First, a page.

The Iranian presidential elections are upon us! Friday the 19th of May will see Iranians go to the polls. Much is up for grabs – from the direction of the Nuclear deal to the handling of the economy. Here are the core aspects you need to know ahead of the results on Monday!
Iranian Power Structures
Presidents are elected for four-year terms and, similarly to the US may only serve for two consecutive terms. The president is the head of the executive branch and is responsible for ensuring the constitution is implemented. This is not always the case, however. The power that the president wields is largely dependent on how much power the supreme leader and clerics decide to give. It is the Supreme Leader – Ali Khamenei – not the president that is the head of the armed forces, defense, and responsible for major foreign policy. The Cabinet are chosen by the president but are ratified by parliament, further limiting the power held by the President. If no candidate wins 50% of the popular vote, there will be a second round of voting soon afterwards.
Iranian Parliament – the Majlis – consists of 290 seats, 285 of which are directly elected. 3 seats are reserved for representatives of Zoroastrian, Jewish, Assyrian Christian faiths as well as two representatives from the Armenian citizenry. The Majlis has the power to pass and create laws as well as powers of impeachment. Parliament elections are every four years.
The Guardian Council consists of 12 members who are responsible for interpreting the Iranian constitution, ratifying legislation, approving Presidential appointments and the supervision of elections. They consist of six members who are experts in Islamic Law. These are appointed by the Supreme Leader. The other six are jurists who are selected by parliament – the six members should specialize in different aspects of the law.
Iranian Presidential Elections Backdrop:
Iran, as with many other countries, is split into two broad voter groups. On the one side, the largely rural conservatives are more concerned about faith and upholding traditional values. On the other side, there are the progressive middle classes and city dwellers who are more interested in political freedoms, the nuclear deal, and human rights. Two issues that cross divides, however, are corruption and the economy
The economy is emerging as a key battleground for the six presidential candidates. There is high unemployment despite the IMF reporting growth of 6.6%. This is in large part due to vastly increased oil revenues in the wake of lifted sanctions. Indeed, these sanctions are a contentious point for many Iranians. Not many have felt any economic impact. Candidates have pledged vast job creating schemes and the introduction of unemployment benefits in an attempt to woo poorer voters.
Corruption is to a large degree an extension of the economic issues. The mismanagement of the economy and its poor structural make-up have dogged this election. Some candidates have not helped this issue by announcing job-creation policies without explaining how they will afford any government investment.
Who is running for election?
- Hassan Rouhani – the incumbent president running for a second term in office. Following his election in 2013, there have been some significant developments during his time in office. The ending of the ten-year sanctions following the successful negotiation of Iran’s nuclear program. His biggest challenge, however, is the lack of impact that this has had on ordinary voters – and the economy in particular. Despite losing some support, voters may decide to give him their votes due to a lack of another moderate candidate, especially among female voters.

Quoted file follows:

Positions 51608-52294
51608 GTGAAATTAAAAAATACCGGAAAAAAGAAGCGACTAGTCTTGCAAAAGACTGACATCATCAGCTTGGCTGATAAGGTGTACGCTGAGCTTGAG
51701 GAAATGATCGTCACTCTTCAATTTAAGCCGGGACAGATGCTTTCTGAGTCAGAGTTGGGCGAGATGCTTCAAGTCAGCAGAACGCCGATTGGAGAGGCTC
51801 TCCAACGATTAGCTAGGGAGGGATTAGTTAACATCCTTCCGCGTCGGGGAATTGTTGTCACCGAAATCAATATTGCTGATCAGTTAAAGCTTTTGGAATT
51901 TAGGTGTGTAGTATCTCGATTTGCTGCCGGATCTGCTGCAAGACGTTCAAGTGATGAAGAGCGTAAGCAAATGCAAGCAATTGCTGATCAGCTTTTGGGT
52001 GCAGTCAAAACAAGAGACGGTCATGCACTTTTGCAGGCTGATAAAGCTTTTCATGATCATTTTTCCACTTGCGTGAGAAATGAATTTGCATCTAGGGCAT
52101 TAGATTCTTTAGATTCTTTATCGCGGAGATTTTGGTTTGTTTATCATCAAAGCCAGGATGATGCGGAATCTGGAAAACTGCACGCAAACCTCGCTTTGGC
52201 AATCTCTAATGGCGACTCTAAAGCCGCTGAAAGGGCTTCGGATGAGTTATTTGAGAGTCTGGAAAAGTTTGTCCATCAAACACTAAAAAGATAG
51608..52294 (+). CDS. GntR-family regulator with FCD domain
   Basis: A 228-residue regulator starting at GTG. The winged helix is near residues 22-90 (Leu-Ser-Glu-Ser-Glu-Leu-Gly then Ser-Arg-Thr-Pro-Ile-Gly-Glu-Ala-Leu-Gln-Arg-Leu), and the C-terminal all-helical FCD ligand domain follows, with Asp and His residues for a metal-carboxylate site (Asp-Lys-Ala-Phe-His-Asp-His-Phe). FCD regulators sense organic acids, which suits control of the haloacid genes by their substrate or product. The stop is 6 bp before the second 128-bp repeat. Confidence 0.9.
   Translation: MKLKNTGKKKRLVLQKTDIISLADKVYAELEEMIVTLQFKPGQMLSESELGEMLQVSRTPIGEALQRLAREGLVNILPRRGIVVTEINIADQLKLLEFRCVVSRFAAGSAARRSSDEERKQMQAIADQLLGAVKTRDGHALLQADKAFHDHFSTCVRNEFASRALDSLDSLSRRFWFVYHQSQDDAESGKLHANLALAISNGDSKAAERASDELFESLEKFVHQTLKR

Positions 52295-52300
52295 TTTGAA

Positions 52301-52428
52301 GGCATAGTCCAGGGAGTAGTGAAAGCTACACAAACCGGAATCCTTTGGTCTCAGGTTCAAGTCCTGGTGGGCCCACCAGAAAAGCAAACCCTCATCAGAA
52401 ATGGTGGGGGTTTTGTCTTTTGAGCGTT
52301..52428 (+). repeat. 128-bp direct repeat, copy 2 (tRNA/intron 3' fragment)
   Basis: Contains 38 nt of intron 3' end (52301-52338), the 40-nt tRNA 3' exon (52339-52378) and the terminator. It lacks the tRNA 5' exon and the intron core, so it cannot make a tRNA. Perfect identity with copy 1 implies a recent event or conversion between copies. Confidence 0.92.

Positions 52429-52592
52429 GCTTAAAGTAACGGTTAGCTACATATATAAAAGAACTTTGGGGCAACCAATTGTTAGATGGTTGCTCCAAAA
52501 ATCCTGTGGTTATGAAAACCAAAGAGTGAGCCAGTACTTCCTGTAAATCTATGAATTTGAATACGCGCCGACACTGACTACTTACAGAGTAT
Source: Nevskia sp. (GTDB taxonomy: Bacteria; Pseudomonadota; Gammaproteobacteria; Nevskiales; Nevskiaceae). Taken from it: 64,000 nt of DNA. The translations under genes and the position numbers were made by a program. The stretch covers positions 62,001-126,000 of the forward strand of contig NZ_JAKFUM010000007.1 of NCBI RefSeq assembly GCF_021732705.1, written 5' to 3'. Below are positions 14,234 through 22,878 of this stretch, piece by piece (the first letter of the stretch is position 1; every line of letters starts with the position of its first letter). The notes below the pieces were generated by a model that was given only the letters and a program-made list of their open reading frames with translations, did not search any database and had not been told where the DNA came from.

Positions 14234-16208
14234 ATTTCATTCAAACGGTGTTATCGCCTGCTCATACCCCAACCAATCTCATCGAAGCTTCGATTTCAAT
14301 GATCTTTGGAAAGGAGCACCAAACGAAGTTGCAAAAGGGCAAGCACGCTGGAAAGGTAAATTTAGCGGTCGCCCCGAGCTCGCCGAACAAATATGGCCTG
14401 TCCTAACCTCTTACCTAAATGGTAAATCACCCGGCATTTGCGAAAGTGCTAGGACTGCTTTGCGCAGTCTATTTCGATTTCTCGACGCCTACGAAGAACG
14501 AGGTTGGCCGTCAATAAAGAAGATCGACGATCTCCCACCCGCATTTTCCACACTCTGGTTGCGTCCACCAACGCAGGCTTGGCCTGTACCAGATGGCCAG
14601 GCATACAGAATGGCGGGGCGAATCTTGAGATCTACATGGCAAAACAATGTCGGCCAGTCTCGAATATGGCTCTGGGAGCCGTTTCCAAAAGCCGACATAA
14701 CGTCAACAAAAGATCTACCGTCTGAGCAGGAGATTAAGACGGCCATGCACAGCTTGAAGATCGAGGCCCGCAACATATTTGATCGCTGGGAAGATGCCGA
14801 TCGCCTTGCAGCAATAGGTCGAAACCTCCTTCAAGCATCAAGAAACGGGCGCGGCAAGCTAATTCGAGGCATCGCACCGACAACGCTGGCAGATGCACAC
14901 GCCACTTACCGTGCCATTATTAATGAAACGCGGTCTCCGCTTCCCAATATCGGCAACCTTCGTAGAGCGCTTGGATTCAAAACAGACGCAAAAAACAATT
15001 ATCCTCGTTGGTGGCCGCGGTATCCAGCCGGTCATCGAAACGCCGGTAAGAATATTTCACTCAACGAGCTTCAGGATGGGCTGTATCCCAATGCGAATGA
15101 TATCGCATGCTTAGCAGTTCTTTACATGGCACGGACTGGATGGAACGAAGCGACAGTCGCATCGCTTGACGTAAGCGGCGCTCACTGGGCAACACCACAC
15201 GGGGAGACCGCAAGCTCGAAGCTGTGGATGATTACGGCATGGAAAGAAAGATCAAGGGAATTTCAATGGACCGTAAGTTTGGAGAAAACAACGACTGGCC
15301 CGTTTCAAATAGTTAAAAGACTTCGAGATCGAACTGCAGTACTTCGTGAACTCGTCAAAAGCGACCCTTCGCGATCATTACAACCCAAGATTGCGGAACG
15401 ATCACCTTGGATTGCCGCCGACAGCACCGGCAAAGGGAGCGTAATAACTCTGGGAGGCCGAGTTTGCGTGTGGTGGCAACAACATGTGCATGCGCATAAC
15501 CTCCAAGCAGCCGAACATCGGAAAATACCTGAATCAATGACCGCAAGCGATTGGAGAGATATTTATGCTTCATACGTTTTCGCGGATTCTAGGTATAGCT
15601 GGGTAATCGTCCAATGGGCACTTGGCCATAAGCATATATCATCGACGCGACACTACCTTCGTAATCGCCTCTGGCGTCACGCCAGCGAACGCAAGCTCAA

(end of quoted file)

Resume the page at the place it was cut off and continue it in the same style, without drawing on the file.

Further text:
- Ebrahim Raisi – He is expected to be the main challenge to Hassan Rouhani. He is well supported, especially among hardliners. Raisi has a checkered past, although not much is known about him. He has close ties to the revolutionary guard and sat on the “death commissions” in 1988. He is not the preferred candidate for the wider international community, being criticized heavily on social media abroad. His appointment to the head of holiest Shia shrine in the city of Mashhad led many to believe that he was being groomed as a successor to Ali Khamenei as supreme leader.
- Mostafa Mirsalim – An extremely conservative candidate whom some of the traditionalists are likely to support. Experts do not expect him to get far in this election as he has little support amongst moderates.
- Mostafa Hashemitaba – Not seen as a front-runner. He was a presidential candidate in 2001 but only received 28,000 votes in total (0.001%)
- Mohammad Baqer Qalibaf – Withdrew on 15.05.2017
- Eshaq Jahangirl – Withdrew on 16.05.2017
Potential Impact of the Iranian Presidential Elections:
The Iranian Presidential elections have always had a significant impact both regionally and worldwide. Regionally, Iran is committed to fighting IS along its western border. Regardless of who is elected this support is unlikely to change. The impact that the continued support could have on the region, however, could be highly significant. Iran supports Al-Assad’s Syrian regime. A reformist presidency could have more influence in giving the Syrian government a small amount of international legitimacy.
The Iranian nuclear deal that was struck in 2015 is also on the cards. Should Ebrahim Raisi be elected, there is a higher likelihood of it being scrapped on both ends. A conservative presidency may withdraw from it, and similarly, an erratic Trump administration could remove the US from the deal should they dislike the outcome of the election. Despite Trump describing the deal as “the worst deal ever”, he has now renewed sanctions relief. The timing of this decision is a signal that the deal will not fail from the US side – a warning against electing a hardline conservative president.
We will keep you up to date results of the Iranian presidential elections.